Their initial courtship is playful, almost childlike: it starts with an invitation to dinner that evening and ends with him dictating Alma’s measurements to Cyril and designing a dress for her. He takes Alma to their London house where she becomes as much of a fixture as his employees. She is spellbound by this world; he, on the other hand, sees her as another body he can use as a test subject for his designs, one that has neither voice nor vote in how he and his sister run things. Alma soon proves to be a disruptive figure in this carefully controlled environment as she loudly scratches butter on her toast and pours tea on her cup, perturbing Reynolds’ need for silence during breakfast. She talks back to him and even encourages him to reclaim a dress he designed from a drunken dowager at her wedding party. She locks horns with Cyril for control of this man but is far more level-headed and calculating, knowing just when to step back and give Alma enough rope to hang herself. The spectre of death hangs over these proceedings even though no one actually dies, this despite Reynolds falling ill three times towards the film’s second half. “It’s comforting to think that the dead are watching over the living,” Reynolds says early in the film, referring to his mother who taught him everything he knows about dressmaking. That same mother appears to him, in her wedding gown, during one of his feverish hallucinations. Later, as he ponders what to do with Alma, he mutters “There’s an air of quiet death in this house.” This obsession with death seems to underline the film’s more Gothic and romantic elements; but while other directors would overstate its presence, Anderson underplays it. Death is just one of the many threads that are sewn together into a cohesive, beautiful whole. Then there’s this one: “A house that doesn’t change is a dead house,” Cyril chastises Reynolds after he complains about a faithful client opting to go to another designer. Reynolds lives in such a tightly controlled space, that he refuses to let into his house the changes that are beginning to shake the fashion world. The absence of sewing machines, the focus on hand-sewing being the major element. This is a man who sees each and every one of his designs as a work of art, one that needs to be handcrafted with care and love, one that demands perfection. A craft that is on its final days, soon to be replaced by the far more colourful designs of Swinging London.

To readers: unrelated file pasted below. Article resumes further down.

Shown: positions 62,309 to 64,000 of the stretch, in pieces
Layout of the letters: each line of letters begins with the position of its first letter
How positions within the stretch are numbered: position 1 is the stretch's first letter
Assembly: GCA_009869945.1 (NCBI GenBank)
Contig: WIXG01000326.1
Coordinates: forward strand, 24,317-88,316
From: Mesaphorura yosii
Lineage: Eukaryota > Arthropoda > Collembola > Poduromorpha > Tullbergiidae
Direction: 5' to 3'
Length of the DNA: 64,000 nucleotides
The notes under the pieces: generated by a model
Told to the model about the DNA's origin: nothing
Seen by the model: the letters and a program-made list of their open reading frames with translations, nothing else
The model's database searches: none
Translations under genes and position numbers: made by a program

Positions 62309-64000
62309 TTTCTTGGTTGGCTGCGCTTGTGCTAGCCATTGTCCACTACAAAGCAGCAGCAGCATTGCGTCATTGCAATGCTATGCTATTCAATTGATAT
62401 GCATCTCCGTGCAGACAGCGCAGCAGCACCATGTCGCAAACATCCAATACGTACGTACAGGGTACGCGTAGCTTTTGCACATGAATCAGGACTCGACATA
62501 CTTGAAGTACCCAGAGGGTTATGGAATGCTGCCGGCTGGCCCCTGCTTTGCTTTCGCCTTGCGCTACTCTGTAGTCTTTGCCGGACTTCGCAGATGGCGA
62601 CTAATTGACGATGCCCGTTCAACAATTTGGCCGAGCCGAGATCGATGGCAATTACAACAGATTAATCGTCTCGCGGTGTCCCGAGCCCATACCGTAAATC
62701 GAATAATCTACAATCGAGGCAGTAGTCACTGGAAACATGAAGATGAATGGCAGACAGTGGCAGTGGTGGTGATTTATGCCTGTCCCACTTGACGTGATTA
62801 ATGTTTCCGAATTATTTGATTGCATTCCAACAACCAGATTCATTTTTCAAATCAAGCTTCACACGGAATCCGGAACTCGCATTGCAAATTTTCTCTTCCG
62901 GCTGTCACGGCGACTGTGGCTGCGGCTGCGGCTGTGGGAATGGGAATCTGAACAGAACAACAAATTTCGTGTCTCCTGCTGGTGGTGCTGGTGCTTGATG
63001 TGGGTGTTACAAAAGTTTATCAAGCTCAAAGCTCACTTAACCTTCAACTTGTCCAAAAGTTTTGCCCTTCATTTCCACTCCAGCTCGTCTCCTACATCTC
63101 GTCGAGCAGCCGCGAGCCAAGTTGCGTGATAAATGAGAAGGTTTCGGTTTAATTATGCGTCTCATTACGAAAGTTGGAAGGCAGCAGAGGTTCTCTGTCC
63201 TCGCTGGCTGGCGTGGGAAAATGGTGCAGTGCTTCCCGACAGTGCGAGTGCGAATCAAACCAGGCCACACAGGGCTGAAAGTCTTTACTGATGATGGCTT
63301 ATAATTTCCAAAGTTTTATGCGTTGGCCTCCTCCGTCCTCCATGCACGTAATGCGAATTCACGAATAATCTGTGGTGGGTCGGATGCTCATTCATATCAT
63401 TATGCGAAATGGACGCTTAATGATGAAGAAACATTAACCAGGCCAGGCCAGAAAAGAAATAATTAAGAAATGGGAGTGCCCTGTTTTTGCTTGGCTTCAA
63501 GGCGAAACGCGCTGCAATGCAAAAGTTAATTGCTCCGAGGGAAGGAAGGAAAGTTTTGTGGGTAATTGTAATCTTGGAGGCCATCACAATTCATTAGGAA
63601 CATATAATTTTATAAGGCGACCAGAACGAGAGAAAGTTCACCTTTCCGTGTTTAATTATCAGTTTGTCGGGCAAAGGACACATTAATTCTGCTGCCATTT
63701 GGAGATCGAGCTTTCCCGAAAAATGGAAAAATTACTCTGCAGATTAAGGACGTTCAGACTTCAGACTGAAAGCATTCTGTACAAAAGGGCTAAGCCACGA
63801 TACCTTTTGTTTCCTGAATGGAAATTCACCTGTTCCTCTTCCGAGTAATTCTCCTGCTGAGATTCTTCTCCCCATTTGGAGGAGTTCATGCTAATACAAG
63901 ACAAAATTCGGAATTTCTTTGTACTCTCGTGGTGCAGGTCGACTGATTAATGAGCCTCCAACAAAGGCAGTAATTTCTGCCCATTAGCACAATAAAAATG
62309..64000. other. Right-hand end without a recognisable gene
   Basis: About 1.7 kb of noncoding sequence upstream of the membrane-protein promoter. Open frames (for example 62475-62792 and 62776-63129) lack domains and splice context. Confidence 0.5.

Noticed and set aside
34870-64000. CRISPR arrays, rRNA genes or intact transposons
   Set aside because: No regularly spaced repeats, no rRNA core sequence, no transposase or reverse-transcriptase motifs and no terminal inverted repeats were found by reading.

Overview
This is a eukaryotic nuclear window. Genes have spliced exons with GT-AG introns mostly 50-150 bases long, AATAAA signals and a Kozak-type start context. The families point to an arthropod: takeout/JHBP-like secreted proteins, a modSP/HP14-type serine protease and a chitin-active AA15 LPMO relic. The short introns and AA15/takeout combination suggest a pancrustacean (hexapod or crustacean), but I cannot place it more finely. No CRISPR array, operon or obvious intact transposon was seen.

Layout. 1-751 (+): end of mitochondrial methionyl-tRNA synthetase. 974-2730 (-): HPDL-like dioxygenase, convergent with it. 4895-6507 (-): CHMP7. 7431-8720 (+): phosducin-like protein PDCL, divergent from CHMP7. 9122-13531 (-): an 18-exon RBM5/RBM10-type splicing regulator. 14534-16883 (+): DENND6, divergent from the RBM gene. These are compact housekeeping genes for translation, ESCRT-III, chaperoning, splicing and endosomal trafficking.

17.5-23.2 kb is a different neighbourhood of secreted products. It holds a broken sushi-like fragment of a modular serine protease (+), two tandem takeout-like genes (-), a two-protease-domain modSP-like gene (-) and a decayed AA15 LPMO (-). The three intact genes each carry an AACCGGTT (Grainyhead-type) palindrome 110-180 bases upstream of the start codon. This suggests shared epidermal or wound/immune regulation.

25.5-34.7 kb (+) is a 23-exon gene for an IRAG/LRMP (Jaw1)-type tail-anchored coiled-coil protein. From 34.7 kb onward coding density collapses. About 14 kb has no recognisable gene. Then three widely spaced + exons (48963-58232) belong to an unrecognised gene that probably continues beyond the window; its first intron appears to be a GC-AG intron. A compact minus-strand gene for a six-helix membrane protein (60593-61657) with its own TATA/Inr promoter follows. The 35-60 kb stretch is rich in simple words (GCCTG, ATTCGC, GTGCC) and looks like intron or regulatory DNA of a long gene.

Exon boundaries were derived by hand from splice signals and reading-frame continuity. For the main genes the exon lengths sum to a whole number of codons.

After playing larger than life characters in his last three films, it is great to see Daniel Day-Lewis take on a role that depends as much on silence as on dialogue. Reynolds brings him back home in more ways than one: it’s not only his first British film in more than two decades but also it also allows him to tap into the registers he brought to his performance of Cecil in A Room with a View (1985) and Newland Archer in Martin Scorsese’s magisterial adaptation of Edith Wharton’s novel The Age of Innocence (1993). He portrays Reynolds as a temperamental, almost bipolar creature: one moment he can be the gentlest, most refined soul - the next a profanity-spewing child. His outbursts are shocking given the amount of time we see him quietly creating, sewing and measuring or convivially engaging friends over dinner. If this is indeed Day-Lewis’ last film role, then he is leaving at the top of his game, his Reynolds a celebration, and summary, of his astonishing range and sublime craftsmanship. Vicky Krieps proves more than a match to Day-Lewis. Virtually unknown previously, Krieps brings to Alma a sense of mystery, of indefinability. She’s coquettish and determined, enigmatic and strong-willed, her words quietly piercing through the force field Cyril and Reynolds have built around themselves. She is capable of hiding in the shadows, waiting for the right moment to impose her presence. She does not want Reynolds to take her love for granted and will use whatever means necessary have that love acknowledged and reciprocated in what ends up as one of the most subtly perverse relationships ever portrayed on the big screen. Phantom Thread rarely ventures outdoors. Sunlight streams through the windows of the House of Woodcock, and as photographed by Anderson himself who took on the role of Director of Photography, the filming is elegant, painterly, graceful. His camera glides across the rooms, he centre-frames his characters in tight close-ups, all edited and shot to the rhythms of Greenwood’s equally sweeping score. It’s a film that seduces even as it throws you off kilter. It is a work of art that beckons to be seen on the big screen countless times, especially in 70mm, a format which offers a new entry point into the film’s many secrets and obsessions.